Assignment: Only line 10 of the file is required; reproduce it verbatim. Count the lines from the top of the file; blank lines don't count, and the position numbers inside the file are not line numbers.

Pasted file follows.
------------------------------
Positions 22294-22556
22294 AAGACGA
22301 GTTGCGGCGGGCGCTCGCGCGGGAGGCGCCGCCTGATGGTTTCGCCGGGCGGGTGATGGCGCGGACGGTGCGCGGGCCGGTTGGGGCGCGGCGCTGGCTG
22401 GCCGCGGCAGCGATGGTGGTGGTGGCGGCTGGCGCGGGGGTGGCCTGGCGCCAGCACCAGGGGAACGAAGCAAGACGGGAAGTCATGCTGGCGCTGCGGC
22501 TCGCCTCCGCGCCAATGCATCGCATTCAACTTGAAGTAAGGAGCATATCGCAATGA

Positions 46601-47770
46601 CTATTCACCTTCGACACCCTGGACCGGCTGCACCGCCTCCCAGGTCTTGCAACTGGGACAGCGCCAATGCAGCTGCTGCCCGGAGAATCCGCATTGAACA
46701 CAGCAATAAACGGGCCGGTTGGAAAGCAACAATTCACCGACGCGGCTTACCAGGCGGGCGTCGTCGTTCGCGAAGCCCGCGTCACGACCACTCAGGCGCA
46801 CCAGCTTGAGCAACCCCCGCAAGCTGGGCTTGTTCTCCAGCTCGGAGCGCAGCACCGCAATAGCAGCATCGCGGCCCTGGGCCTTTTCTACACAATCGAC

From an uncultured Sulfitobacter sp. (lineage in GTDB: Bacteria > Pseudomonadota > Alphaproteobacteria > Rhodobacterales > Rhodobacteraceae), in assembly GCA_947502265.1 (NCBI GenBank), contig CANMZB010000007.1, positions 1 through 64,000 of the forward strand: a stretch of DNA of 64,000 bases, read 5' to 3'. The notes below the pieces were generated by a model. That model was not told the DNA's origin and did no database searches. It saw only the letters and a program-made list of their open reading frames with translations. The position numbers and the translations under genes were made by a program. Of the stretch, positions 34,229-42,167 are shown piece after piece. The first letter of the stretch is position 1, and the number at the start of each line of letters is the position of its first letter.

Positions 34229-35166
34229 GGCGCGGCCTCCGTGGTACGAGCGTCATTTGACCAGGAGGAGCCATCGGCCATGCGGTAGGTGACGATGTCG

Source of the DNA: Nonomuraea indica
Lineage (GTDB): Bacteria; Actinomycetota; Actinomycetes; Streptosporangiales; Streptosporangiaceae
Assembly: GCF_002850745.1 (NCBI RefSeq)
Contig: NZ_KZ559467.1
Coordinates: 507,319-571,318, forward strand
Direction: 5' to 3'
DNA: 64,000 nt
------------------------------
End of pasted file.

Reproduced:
From an uncultured Sulfitobacter sp. (lineage in GTDB: Bacteria > Pseudomonadota > Alphaproteobacteria > Rhodobacterales > Rhodobacteraceae), in assembly GCA_947502265.1 (NCBI GenBank), contig CANMZB010000007.1, positions 1 through 64,000 of the forward strand: a stretch of DNA of 64,000 bases, read 5' to 3'. The notes below the pieces were generated by a model. That model was not told the DNA's origin and did no database searches. It saw only the letters and a program-made list of their open reading frames with translations. The position numbers and the translations under genes were made by a program. Of the stretch, positions 34,229-42,167 are shown piece after piece. The first letter of the stretch is position 1, and the number at the start of each line of letters is the position of its first letter.